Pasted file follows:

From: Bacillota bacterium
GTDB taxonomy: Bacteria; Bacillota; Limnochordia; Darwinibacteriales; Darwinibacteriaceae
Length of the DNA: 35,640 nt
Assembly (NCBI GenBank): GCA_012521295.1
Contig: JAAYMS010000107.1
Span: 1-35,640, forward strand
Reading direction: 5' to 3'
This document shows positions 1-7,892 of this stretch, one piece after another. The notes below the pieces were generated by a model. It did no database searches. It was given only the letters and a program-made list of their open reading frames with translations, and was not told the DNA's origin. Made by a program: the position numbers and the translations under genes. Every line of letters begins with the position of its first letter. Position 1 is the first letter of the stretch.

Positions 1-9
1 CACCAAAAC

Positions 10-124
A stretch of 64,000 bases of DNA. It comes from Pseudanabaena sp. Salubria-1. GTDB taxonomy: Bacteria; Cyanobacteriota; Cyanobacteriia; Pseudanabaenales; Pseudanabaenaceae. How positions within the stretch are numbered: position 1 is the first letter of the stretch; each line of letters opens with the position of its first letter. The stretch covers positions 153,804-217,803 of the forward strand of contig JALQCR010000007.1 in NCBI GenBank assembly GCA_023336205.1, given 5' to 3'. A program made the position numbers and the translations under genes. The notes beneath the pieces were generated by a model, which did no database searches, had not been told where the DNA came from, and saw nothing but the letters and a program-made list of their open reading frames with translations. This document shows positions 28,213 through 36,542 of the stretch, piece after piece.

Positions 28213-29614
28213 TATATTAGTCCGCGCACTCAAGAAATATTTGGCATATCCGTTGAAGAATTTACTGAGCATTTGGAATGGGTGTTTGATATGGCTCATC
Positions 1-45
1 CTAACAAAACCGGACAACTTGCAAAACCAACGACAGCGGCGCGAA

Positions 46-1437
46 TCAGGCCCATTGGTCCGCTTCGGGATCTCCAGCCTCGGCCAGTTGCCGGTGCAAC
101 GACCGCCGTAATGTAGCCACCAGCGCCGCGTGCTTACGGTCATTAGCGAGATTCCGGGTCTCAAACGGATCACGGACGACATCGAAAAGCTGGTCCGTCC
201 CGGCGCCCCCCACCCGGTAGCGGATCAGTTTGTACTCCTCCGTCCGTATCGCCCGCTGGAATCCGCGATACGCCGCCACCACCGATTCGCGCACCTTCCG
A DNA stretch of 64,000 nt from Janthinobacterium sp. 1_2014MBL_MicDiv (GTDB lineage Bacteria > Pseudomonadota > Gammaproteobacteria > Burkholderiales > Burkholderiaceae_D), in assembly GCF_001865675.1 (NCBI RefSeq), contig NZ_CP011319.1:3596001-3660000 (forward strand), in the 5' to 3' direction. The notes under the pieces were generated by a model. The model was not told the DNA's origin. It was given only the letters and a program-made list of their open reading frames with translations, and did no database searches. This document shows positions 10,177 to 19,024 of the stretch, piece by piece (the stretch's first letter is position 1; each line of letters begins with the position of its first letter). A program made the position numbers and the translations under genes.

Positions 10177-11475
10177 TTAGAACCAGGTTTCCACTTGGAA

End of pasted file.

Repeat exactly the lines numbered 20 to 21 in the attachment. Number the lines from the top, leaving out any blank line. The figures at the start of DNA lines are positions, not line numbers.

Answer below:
201 CGGCGCCCCCCACCCGGTAGCGGATCAGTTTGTACTCCTCCGTCCGTATCGCCCGCTGGAATCCGCGATACGCCGCCACCACCGATTCGCGCACCTTCCG
A DNA stretch of 64,000 nt from Janthinobacterium sp. 1_2014MBL_MicDiv (GTDB lineage Bacteria > Pseudomonadota > Gammaproteobacteria > Burkholderiales > Burkholderiaceae_D), in assembly GCF_001865675.1 (NCBI RefSeq), contig NZ_CP011319.1:3596001-3660000 (forward strand), in the 5' to 3' direction. The notes under the pieces were generated by a model. The model was not told the DNA's origin. It was given only the letters and a program-made list of their open reading frames with translations, and did no database searches. This document shows positions 10,177 to 19,024 of the stretch, piece by piece (the stretch's first letter is position 1; each line of letters begins with the position of its first letter). A program made the position numbers and the translations under genes.